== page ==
Potatoes Au Gratin

Growing up, the Potato Au Gratin we had at the dinner table did not look like the version I make today! It came from a box and I think if we had eaten it in the dark, they would have glowed orange! And although they may have been glowing orange and made of powdered cheese and dehydrated potatoes, I still loved them.

I see those boxed potatoes in the market to this day and I am always tempted to buy them, but I stopped eating those boxed potatoes a long time ago.  I just can’t bring myself to do it. (I feel like Ina would be too disappointed in me.)

I decided it was time to make the real, grown up version, of Potatoe Au Gratin. I read many recipes and watched several videos. I tested several recipes and had many failed attempts. There were versions that were watery, versions of undercooked potatoes,  potatoes cooked perfectly but lacking flavor, and the worst of all, the version that resulted in a dish of mushy potatoes sitting in cream. As frustrated as I was, I persevered on my quest for perfect Potatoes Au Gratin. 

I found success thanks to a base recipe by Chef Tyler Florence. The dish is savory, satisfying and also quite elegant. Potatoe Au Gratin is the perfect side dish to serve with a bistro steak or with roasted chicken. It’s become one of my favorite recipes, especially for when an indulgent special occasion side dish is called for.  

Potato Au Gratin
Course: Side Dish
Cuisine: French
Keyword: potato
  • 2 cups heavy cream
  • 3 bay leaves
  • 2 sprigs fresh thyme plus more to finish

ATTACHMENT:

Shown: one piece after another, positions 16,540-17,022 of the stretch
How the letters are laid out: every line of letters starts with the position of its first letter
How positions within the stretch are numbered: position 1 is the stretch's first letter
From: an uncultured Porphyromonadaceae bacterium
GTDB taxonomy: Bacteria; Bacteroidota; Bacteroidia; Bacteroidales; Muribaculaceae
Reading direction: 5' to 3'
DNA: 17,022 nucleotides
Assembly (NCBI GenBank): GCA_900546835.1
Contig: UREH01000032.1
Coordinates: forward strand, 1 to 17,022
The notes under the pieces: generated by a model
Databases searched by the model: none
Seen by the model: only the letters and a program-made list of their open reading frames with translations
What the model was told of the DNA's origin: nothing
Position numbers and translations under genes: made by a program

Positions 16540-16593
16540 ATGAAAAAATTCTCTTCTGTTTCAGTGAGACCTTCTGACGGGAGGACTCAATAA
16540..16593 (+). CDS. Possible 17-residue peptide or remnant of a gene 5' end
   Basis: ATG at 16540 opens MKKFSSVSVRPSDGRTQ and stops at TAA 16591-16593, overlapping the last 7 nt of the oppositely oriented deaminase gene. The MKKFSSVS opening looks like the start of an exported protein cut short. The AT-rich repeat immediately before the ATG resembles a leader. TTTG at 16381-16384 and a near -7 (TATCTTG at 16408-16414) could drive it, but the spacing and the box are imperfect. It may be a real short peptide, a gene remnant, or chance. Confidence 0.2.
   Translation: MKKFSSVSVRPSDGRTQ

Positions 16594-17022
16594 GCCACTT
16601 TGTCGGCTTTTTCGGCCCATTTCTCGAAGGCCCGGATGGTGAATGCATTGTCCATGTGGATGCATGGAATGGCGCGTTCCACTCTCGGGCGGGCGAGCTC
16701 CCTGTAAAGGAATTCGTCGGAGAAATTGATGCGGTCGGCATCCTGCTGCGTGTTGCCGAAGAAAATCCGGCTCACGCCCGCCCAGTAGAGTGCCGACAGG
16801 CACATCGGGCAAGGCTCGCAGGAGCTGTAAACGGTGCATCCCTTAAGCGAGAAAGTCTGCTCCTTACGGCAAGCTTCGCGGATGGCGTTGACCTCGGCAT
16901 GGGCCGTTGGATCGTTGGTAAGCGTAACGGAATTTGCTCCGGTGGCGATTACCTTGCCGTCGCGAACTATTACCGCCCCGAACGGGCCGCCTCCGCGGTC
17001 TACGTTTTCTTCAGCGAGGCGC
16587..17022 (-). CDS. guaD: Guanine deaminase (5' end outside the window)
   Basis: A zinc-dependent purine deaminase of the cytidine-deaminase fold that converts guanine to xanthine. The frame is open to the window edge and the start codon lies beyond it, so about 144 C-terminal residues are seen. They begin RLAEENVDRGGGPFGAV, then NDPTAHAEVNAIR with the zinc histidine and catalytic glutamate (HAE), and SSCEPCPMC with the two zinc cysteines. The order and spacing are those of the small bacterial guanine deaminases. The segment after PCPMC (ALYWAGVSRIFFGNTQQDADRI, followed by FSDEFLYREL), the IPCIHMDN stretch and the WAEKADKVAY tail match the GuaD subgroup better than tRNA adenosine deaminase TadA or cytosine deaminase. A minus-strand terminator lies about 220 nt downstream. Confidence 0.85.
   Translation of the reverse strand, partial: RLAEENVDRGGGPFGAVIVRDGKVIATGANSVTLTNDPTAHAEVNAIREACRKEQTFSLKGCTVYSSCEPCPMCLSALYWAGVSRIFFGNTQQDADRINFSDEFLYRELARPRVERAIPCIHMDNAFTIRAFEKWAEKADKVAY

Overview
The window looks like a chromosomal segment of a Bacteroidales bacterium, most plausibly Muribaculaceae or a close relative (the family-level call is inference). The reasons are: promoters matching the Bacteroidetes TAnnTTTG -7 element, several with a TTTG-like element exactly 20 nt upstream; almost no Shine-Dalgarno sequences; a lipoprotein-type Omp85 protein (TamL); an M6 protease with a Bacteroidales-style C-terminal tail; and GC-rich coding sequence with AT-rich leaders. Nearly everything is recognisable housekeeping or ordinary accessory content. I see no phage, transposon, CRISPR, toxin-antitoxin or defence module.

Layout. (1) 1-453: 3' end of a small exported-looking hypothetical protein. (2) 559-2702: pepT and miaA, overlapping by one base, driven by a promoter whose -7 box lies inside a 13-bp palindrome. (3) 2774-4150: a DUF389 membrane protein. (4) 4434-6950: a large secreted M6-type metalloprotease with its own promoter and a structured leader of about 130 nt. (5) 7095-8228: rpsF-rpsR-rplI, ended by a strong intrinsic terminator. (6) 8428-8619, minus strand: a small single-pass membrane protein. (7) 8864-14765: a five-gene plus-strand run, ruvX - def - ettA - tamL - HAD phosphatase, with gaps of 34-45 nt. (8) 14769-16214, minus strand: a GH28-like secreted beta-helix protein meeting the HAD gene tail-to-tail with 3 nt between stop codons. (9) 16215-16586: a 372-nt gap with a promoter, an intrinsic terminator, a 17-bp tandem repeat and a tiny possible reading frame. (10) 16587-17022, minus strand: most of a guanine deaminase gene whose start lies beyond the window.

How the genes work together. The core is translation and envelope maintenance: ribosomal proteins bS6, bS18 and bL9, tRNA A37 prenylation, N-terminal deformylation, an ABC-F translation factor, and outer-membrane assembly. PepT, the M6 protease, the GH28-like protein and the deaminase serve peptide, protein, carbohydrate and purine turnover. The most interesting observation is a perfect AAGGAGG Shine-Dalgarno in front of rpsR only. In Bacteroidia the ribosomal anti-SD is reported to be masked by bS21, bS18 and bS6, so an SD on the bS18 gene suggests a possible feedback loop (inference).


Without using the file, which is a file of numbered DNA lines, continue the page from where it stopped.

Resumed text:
• 2 garlic cloves chopped
  • 1/2 teaspoon freshly grated nutmeg
  • kosher salt and freshly ground black pepper
  • unsalted butter
  • 2 pounds russet potatoes peeled and cut into 1/8-inch-thick slices
  • 1/2 cup shredded sharp cheddar cheese
  • 1/2 cup grated Parmesan plus more for topping
  1. Preheat the oven to 400 degrees F.
  2. In a saucepan, heat up the cream gently with the bay leaves, thyme, garlic, nutmeg and some salt and pepper.
  3. While the cream is heating, butter a casserole dish.
  4. Use a slotted spoon to remove the bay leaves and thyme from the cream.
  5. Coat the bottom of the dish with a small amount of cream. Pour the remaining heated cream into a large bowl with the potato slices. Mix gently to coat the potatoes. Then select an approach for assembling.
  6. Option 1: Rustic approach. Sprinkle the Parmesan & Cheddar over the potatoes. Season with a dash of salt and pepper. Mix to gently incorporate. Spoon the potatoes into the prepared dish. Level out the potatoes for uniform cooking time. Pour the remaining cream at the bottom of the bowl over the top. Top with more Parmesan and fresh thyme leaves. Cover the dish with aluminum foil, but poke holes in the foil for the steam to escape. Bake for about 40 minutes or until potatoes are tender.
  7. Option 2: Controlled approach. Create a base layer of potatoes slightly overlapping in the prepared casserole dish. Season lightly with salt & pepper. Sprinkle lightly with Parmesan & Cheddar cheese. (Do not cover potatoes completely with cheese or it will be oily! Just a gentle sprinkle of cheese on each layer will do.) Spoon a bit of cream over potatoes using your judgement on portioning for each layer. Repeat (about 4 layers?) layering potatoes, seasoning, cheeses and cream, ending with pouring any remaining cream over the top. Top with more Parmesan and fresh thyme leaves. Cover the dish with aluminum foil, but poke holes in the foil for the steam to escape. Bake for about 40 minutes or until potatoes are tender.
Recipe Notes

This can be made in one casserole dish or in individual gratin dishes. 

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